Health & Wellness

How A Path 2 Courage is working to raise awareness and prevent sexual assault

The exhibit, hosted in collaboration with The Bradley Sonnenberg Wellness Initiative and Breaking Silence, is a way for people to hear the stories of both survivors and perpetrators.

Headphones set up at the entrance of the Breaking Silence exhibit.

When she was a senior at her all-girls high school in Los Angeles in 2020, USC junior Sophie Pollack could sense a large gap when it came to conversations about the sexual assault of women. Pollack, who was assaulted at a party after someone spiked her drink in middle school, took matters into her own hands creating her organization, A Path 2 Courage, to educate others about sexual assault and domestic violence.

She started off with an online event during the pandemic. The event highlighted different ways to intervene in situations involving sexual assault, ways to help survivors heal and how to inspire others to get involved with becoming an advocate for change.

Pollack is currently putting this into practice by working with USC fraternities to give chapter presentations. The response is unexpected – and overwhelmingly positive.

This past semester she already gave 14 presentations on campus. In addition to her new member wellness day, where she presented to all the active fraternities’ new members.

Every time she tells her story, she reopens her trauma in hopes of spreading awareness and helping someone else who is struggling. It also helps her heal herself.

Telling her story publicly is its own form of trauma therapy, Pollack says.

“I’ve done a bunch of group sessions and trauma therapy. But it was extremely healing, being able to finally put words to my emotions and be able to talk about my story publicly without feeling guilt and shame,” she says.

Pollack is continuing to do this with the events she holds on campus, and some are even sponsored by fraternities. Late last month, she hosted an exhibit in collaboration with The Bradley Sonnenberg Wellness Initiative and Breaking Silence. The importance of having fraternities funding the event is motivation in itself, Pollack says. “They’re paying for it so it’s more motivating for them to actually come and invest time in the exhibit.”

The exhibit, which lasted four days, focuses on bringing awareness to sexual assault and domestic violence, especially on college campuses. When you first walk into the space where the exhibit is held, the third floor of the Ronald Tutor Campus Center (TCC), you are offered a pair of headphones and an iPod. This technology guides you through the nine makeshift rooms of the exhibit and allows you to hear the stories of both survivors and perpetrators.

Each room is set up to correspond to the setting of the story being told, really immersing you in the first-hand narrative. The result is not only hearing these stories but feeling as if you’re experiencing them unfolding. The visual scene that is set makes the words that much more powerful.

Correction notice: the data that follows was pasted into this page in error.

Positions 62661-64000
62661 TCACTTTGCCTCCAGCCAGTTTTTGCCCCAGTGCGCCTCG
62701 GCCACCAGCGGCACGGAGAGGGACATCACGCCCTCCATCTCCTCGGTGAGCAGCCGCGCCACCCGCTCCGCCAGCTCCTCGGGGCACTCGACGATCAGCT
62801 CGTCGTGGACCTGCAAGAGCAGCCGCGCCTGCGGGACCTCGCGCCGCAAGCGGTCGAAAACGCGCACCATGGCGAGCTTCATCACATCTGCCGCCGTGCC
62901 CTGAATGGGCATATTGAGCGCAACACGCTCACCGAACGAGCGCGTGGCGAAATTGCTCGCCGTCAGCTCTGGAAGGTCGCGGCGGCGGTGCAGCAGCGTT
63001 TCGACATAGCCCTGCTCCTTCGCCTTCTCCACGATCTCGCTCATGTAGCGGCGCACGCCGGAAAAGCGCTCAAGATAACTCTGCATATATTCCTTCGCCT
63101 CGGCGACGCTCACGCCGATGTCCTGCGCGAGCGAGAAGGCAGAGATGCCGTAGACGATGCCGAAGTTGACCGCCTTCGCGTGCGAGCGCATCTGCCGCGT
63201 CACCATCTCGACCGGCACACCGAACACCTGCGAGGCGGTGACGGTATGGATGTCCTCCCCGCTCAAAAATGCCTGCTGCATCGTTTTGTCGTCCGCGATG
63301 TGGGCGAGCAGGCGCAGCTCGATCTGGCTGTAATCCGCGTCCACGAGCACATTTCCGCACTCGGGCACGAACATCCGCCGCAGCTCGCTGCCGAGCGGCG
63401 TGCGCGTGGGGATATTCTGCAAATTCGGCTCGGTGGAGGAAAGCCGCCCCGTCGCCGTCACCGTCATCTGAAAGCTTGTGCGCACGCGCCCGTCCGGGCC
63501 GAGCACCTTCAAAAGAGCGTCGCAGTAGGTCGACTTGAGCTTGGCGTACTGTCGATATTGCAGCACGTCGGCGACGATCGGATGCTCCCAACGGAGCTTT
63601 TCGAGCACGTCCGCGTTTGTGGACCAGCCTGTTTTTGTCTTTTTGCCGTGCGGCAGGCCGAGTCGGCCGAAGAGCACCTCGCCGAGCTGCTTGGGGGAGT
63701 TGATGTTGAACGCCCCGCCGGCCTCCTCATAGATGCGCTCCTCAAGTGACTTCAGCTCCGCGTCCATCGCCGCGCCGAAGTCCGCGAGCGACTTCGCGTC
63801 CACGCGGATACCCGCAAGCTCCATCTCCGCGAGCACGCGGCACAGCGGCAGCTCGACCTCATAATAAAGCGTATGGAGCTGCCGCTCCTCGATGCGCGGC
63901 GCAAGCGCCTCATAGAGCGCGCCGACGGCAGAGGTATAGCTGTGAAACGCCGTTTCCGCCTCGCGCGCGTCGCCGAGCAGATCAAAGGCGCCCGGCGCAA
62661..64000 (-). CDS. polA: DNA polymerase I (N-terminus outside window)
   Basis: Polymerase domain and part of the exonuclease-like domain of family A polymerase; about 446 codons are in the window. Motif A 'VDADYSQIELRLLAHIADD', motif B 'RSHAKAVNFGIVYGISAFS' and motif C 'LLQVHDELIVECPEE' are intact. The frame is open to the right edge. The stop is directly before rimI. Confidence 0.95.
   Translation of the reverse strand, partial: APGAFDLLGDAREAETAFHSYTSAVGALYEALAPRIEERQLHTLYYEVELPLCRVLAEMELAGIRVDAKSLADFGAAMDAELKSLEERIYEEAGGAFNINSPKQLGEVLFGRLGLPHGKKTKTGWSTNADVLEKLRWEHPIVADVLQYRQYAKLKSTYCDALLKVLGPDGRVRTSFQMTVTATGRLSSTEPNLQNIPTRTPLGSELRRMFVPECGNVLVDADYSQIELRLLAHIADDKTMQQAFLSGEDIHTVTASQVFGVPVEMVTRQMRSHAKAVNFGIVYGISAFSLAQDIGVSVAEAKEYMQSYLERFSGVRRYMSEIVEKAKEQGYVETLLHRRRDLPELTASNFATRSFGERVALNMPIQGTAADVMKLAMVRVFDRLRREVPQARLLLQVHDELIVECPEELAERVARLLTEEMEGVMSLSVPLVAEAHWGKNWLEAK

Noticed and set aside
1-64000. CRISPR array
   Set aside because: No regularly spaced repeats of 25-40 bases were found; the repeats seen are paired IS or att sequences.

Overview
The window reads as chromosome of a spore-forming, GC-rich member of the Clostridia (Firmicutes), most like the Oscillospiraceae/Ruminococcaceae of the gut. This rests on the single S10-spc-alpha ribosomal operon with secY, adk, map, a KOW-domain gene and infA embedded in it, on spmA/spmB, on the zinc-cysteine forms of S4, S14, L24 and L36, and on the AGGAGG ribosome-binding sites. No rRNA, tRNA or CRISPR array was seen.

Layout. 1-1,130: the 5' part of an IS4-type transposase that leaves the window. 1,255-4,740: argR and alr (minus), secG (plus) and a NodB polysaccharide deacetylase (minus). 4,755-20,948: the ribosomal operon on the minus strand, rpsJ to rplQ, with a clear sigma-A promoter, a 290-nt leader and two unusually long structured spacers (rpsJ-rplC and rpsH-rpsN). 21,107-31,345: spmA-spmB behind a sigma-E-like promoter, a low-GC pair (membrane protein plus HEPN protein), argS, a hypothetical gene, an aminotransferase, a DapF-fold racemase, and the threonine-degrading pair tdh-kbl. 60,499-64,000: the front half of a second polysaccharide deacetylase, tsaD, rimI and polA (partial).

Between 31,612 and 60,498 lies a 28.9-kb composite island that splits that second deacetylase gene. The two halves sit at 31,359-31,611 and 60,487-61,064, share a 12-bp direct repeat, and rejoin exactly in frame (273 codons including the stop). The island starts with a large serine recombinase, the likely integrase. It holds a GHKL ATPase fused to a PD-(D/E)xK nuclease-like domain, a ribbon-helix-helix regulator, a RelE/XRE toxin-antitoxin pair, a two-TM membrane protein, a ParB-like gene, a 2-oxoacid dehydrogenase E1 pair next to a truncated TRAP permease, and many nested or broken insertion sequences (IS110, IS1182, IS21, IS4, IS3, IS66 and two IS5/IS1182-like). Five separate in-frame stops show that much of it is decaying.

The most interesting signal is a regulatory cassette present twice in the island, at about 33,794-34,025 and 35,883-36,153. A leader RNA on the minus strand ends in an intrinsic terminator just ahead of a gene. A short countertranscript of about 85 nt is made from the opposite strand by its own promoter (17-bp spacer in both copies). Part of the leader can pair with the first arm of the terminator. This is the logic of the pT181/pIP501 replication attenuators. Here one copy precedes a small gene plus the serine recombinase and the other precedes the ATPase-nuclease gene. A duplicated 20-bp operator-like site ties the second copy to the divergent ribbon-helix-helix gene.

USC junior Yasmin Gohar, who is the president of communication and social media for A Path 2 Courage, described her experience walking through the exhibit. “I heard from both the perspective of a victim and a perpetrator of sexual assault and domestic violence. Listening to both sides, I realized that oftentimes it can occur when we least expect it. Ali’s story, the founder of Breaking Silence, stood out to me most as it discussed sexual assault in a college situation. This is especially important to highlight on campus as many incoming and current college students are naive and unfamiliar with life beyond their homes.”

While the stories do recount explicit details of violence and assault, the exhibit is meant to create a safe space where people can understand and connect with these experiences. With the increase of sexual assault cases, Pollack explains, it is important to have these spaces available for students.

The ultimate goal is not simply to allow survivors to tell their truth, but to try to prevent sexual assault altogether. Gohar feels that the concept of this exhibit is especially important. “This exhibit was vital to have at USC, especially in light of everything occurring with domestic violence, assault, and women’s reproductive rights. Although it’s a complex topic to grasp and discuss, it’s essential to put it in the spotlight and get people to listen. I was not expecting to hear the stories I did, and they moved me more than I imagined they would,” Gohar said.

After walking through the exhibit there were spaces for reflection, a chance to talk to a specialist and any of the founders, and opportunities to engage with various resources offered through USC Student Health and the Office for Equity, Equal Opportunity, and Title IX.